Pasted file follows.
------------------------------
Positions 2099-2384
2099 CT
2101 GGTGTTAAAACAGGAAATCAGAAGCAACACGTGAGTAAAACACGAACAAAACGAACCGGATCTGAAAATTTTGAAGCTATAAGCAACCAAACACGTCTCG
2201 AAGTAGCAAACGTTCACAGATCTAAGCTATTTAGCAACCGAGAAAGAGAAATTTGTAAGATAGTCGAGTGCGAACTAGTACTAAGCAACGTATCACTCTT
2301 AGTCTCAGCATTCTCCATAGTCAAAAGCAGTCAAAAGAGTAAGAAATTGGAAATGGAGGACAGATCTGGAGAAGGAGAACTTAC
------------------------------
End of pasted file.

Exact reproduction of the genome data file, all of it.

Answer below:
Positions 2099-2384
2099 CT
2101 GGTGTTAAAACAGGAAATCAGAAGCAACACGTGAGTAAAACACGAACAAAACGAACCGGATCTGAAAATTTTGAAGCTATAAGCAACCAAACACGTCTCG
2201 AAGTAGCAAACGTTCACAGATCTAAGCTATTTAGCAACCGAGAAAGAGAAATTTGTAAGATAGTCGAGTGCGAACTAGTACTAAGCAACGTATCACTCTT
2301 AGTCTCAGCATTCTCCATAGTCAAAAGCAGTCAAAAGAGTAAGAAATTGGAAATGGAGGACAGATCTGGAGAAGGAGAACTTAC